The trial judge found that little benefit accrued to the community by the residential zoning of the subject premises. However, the majority conclude there is a benefit by holding the residential zoning line. Such a conclusion could be automatically advanced in support of every zoning restriction; the important consideration is whether or not the restriction is reasonable under the particular circumstances presented. Our supreme court has acknowledged this proposition in Myers v. City of Elmhurst (1958), 12 Ill.2d 537, 546:
"* * * zoning ordinances restricting a certain area to residential use have been held void as to property located in such area, but so situated in its relation to other commercial uses as to render it peculiarly unattractive and of little value for residential purposes."
Furthermore, the trial judge could logically conclude that the construction of an office building costing $100,000 on the subject premises would far exceed any possible community benefit resulting from continuation of the residential zoning restriction, particularly when there is no evidence that surrounding properties would be damaged.
The majority place great emphasis on the proposition that a street constitutes a natural zoning boundary, citing Gulf Oil Corp. v. County of Du Page (1975), 24 Ill. App.3d 954, and Du Page Trust Co. v. County of Du Page (1975), 31 Ill. App.3d 993. The facts of each of these cases involved the same intersection where only one corner was commercial and the remaining three corners were residential; furthermore, the proposed use in each case was much more intrusive since a gasoline filling station was sought in one case and, in the second, a retail shopping complex was proposed.
The Appellate and Supreme Court Reports have many zoning cases, and it is possible to find statements that support either side. Why do I write this dissent? It is my opinion that the proper standard of review is set forth at the beginning of this dissenting opinion. The same rule has again been reiterated in La Grange State Bank v. County of Cook (1979), 75 Ill.2d 301. The majority make no mention of the standard for review and instead they stress the presumption of validity that attaches to a zoning ordinance; they conclude that the plaintiffs have not overcome this presumption, apparently since there was a conflict of expert opinion as to whether the area of the subject premises was transitional or stable. Here the trial judge concluded that the presumption of validity was overcome and having done so, it is the function of this court to analyze the evidence to determine if the evidence supports his findings by any reasonable construction. Since even the majority concedes that the trial court's findings provide "some basis" for invalidating the ordinance, the trial court's decision must be affirmed.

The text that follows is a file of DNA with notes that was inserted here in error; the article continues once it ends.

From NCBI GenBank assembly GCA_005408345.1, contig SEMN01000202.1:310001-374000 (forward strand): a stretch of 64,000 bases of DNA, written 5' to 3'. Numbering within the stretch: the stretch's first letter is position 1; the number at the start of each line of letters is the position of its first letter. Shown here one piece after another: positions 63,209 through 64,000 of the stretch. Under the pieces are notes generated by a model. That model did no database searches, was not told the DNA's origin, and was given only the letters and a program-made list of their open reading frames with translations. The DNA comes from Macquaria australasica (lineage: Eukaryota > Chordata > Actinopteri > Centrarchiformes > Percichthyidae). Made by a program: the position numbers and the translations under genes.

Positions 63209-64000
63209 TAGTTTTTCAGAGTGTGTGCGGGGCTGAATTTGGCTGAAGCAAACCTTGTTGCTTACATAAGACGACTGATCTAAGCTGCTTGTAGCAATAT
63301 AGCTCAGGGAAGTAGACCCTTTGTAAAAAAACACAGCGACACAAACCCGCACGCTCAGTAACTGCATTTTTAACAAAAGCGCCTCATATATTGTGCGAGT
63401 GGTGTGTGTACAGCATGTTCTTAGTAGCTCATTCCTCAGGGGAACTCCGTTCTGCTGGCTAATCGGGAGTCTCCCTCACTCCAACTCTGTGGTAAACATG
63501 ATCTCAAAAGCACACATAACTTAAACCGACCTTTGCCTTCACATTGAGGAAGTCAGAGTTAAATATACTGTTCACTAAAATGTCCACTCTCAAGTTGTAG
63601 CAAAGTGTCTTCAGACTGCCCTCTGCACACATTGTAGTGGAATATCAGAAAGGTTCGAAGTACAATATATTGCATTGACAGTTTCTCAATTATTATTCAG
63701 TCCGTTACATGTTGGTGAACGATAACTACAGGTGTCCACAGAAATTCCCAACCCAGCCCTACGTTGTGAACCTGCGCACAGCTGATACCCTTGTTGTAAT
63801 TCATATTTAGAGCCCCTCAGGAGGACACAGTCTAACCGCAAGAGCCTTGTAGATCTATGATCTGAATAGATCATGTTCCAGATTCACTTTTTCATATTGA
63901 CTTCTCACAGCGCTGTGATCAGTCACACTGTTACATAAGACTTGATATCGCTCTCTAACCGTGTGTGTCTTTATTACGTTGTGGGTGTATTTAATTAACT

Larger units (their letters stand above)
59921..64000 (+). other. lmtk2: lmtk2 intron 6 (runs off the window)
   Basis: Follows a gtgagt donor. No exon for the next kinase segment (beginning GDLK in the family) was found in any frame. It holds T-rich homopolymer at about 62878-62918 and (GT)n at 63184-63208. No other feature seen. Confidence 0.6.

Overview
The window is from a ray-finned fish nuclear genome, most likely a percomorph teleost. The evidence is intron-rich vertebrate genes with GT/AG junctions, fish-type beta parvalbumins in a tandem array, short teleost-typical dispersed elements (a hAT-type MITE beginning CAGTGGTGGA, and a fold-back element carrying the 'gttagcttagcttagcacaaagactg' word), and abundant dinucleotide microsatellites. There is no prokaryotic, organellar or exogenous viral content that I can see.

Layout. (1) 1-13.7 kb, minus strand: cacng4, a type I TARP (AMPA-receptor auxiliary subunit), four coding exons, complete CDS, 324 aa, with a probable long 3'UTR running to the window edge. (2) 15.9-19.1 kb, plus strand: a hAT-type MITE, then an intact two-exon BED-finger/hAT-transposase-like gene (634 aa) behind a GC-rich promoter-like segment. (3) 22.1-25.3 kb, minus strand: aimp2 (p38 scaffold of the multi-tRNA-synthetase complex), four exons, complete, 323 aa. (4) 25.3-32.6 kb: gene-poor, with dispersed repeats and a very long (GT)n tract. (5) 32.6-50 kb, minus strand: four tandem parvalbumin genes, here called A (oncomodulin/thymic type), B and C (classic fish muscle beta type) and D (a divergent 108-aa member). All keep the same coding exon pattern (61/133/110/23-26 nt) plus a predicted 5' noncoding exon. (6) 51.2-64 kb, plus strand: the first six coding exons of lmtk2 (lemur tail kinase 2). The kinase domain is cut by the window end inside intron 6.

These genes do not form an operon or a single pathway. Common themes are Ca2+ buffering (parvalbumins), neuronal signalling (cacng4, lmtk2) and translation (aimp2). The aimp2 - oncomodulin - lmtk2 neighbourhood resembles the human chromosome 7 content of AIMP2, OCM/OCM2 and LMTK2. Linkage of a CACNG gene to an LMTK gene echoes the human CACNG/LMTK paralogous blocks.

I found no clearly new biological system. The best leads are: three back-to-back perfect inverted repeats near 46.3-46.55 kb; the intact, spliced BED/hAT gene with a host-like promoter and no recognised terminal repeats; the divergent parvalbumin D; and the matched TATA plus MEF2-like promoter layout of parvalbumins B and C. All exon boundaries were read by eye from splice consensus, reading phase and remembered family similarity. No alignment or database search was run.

Careful review of the decision of the trial court shows that due consideration was given to each of the factors deemed critical in La Salle National Bank v. County of Cook (1957), 12 Ill.2d 40, 46-47; all were weighed together, and the court made specific findings on each factor leading to the conclusion that the ordinance is unreasonable. It is the burden of the defendant to persuade this reviewing court that the decision of the trial court was against the manifest weight of the evidence. The opinion in Myers v. City of Elmhurst (1958), 12 Ill.2d 537, 547, is appropriate at this point:
"The determination of the trial court is, of course, always subject to review, but its findings should not be disturbed unless they are against the manifest weight of the evidence. [Citation.] Here the testimony was conflicting. The credibility accorded the witnesses, as well as the weight of their opinions concerning values, may well have been the determining factors in the trial court's decision. The position of the trier of facts is superior to that of the reviewing court in such situation. [Citation]."
In my opinion, the order of the trial court should be affirmed.